Personal Finance 101
Asked on 27 Mar 2020
How do you know whether FIRE is for you?
Thats why my friends and I were saying FIRE is not the most important stuff in your life, happiness is.
Money is useless if you can't (or don't) spend it.
If your partner does not like FIRE, and you do... you need to think which is more important in your life. If your partner is more important than FIRE, then abandon FIRE because your partner is your love. Not FIRE.
Just because abandoning FIRE doesn't mean you will be poor or bad, it can be sensible savings, investment an sensible lifestyle ;)
FIRE is not a cure-all :)
15 May 2020
Well, there are always 2 sides to a coin. You call it a constraint, I will say that it is a habit that meets my minimalist needs. This is probably a matter of perspective and we should choose the lifestyle that fit our needs as there is no 1 single rulebook for FI. If lean FI (40k expenses per year) is too little to meet your needs, go for fat FI (100k+ expenses per year). However, the trade-off will be more hard work, work hours, sources of income and less time with loved ones.
As mentioned by Yang Teng, communication is important for money matters as a couple as you two will face challenges such as budget for wedding, housing and children. Understanding each other spending habits will be helpful in a relationship and though talking about money is probably difficult, it will avoid unnecessary misunderstanding and pressure on the relationship as money plays a key role.
Is stop working early, and be comparatively 'rich' a good life goal ?
Better find (difficult!) a job that is permanently a passion to You but gives
You also appropriate room/time for Your family, which in the end is more important than any possible job.
Hi. Since I'm still serving my NS, I totally understand your joke.
In army, FIRE moment requires a lot of teamwork, planning and skills. Sometimes may also need to 'smoke out' and retreat.
There's no 100% sure win to FIRE. Both in army and in financial independence. Sometimes you may have unforeseen circumstances that cause you to take out a lump sum of your savings for emergencies. And that's where you 'retreat' and strategise your next move.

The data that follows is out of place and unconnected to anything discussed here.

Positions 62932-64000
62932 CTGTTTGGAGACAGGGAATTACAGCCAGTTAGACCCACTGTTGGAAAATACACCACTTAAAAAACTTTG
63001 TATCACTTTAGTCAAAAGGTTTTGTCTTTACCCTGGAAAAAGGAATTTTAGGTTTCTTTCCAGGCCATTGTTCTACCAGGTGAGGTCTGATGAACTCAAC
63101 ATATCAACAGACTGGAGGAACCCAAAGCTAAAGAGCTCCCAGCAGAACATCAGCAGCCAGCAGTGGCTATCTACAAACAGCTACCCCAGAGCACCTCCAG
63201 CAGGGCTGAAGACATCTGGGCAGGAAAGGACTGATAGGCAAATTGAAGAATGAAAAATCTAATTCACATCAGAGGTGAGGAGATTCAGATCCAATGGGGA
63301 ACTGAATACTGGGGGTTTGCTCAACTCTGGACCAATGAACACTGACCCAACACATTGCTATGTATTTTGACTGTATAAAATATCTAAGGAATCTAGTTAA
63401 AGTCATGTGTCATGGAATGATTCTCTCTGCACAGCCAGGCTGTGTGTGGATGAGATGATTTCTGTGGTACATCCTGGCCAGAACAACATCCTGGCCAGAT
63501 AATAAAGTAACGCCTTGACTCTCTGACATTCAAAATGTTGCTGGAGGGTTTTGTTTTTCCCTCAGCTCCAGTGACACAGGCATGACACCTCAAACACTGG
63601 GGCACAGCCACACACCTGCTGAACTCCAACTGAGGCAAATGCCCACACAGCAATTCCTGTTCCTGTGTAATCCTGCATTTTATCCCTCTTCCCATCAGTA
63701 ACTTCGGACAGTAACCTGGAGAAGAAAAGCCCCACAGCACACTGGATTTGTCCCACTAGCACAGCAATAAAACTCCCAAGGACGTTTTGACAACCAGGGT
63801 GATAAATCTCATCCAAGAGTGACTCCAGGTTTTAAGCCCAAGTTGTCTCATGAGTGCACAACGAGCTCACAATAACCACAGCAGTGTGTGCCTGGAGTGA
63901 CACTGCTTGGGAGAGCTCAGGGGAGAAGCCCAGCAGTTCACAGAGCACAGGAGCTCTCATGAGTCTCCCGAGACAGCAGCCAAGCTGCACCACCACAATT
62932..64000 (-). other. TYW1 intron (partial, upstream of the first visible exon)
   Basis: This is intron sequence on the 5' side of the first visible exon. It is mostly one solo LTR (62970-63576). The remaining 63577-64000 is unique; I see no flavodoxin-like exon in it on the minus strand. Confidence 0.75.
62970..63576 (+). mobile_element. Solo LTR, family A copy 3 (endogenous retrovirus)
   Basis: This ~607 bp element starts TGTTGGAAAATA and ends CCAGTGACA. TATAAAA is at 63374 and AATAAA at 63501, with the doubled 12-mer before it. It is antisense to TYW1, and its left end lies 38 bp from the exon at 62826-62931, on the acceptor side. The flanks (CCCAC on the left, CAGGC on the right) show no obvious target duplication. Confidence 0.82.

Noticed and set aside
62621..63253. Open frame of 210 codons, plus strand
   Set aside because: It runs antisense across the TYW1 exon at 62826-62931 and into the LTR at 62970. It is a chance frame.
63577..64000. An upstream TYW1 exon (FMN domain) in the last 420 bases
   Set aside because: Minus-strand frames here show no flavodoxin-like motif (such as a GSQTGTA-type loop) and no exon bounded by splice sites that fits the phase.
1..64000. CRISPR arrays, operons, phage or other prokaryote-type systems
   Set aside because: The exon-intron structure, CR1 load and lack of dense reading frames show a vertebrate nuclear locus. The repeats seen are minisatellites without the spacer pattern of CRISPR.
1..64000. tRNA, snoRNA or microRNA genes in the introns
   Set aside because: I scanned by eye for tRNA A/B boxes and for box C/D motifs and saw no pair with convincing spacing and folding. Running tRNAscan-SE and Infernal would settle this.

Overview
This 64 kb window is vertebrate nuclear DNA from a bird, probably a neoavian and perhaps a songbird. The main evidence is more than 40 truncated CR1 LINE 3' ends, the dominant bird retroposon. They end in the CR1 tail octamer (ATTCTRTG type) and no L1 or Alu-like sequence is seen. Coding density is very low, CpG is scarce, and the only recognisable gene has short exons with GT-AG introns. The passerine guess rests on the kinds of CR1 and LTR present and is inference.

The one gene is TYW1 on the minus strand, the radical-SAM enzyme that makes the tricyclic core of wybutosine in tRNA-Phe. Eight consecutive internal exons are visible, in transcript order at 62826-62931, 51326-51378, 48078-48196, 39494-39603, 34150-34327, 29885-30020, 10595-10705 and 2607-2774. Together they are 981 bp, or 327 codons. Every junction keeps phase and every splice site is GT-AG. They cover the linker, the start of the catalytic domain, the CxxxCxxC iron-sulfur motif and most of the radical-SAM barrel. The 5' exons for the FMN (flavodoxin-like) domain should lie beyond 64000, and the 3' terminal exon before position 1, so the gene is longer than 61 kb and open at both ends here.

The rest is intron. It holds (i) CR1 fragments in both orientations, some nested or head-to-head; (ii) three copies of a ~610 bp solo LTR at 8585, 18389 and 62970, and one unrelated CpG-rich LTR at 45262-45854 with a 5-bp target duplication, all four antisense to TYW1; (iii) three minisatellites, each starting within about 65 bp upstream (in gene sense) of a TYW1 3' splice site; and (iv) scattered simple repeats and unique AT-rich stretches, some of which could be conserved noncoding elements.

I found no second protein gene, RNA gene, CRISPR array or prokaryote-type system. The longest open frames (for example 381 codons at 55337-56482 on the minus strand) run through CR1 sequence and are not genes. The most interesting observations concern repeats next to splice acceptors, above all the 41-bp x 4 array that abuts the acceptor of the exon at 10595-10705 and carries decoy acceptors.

At the end of the day, I feel that FIRE just gives you a cushion / safety net for you to slow down your pace and enjoy life a bit more instead of a full retirement.
I don't approach it from the "must tighten my belt for several years and accumulate enough warchest savings for investment" angle. to me, i look at the premise of this movement - to retire early so that people can have the freedom to do whatever they want, which includes working.
I think a model that could be in contrast to the FIRE movement is the Japanese' ikigai (reason for being) model. The Japanese are known to be hard workers and are not as motivated by monetary rewards than by their sense of professional pride and service-oriented mentality. This model prompts us to think about finding a sweet spot in which what we love, what we are good at, what we can be paid for and what the world needs converge nicely. if we are lucky enough to find this sweet spot, then i think we won't dread our job - along with office politics/unreasonable customers yadda dadda - that much and hence, won't pine for the FIRE movement as much.
just my two cents' worth
FIRE doesn't sound that tough if you moderate.
sure, sometime you want to indulge in some good food, i think its necessary.
sometime you want to buy yourself some nice clothes or cool accessories... yes its good, because its a marathon, not a spirit.
You need to slow down at times :)
There's no strict one way to FIRE. You can tailor your pathway to your preferred lifestyle/choices. The idea is that changes and sacrifices must be made in order to be FI/RE.
For example, it doesnt mean you have to cut out all your morning coffee. Rather, you can opt for cheaper ones by for instance making it yourself instead of going to premium shops. Once in a while indulgence is fine.
If you want to FIRE as a couple, then communication is key so that the plan can be of best interest to both.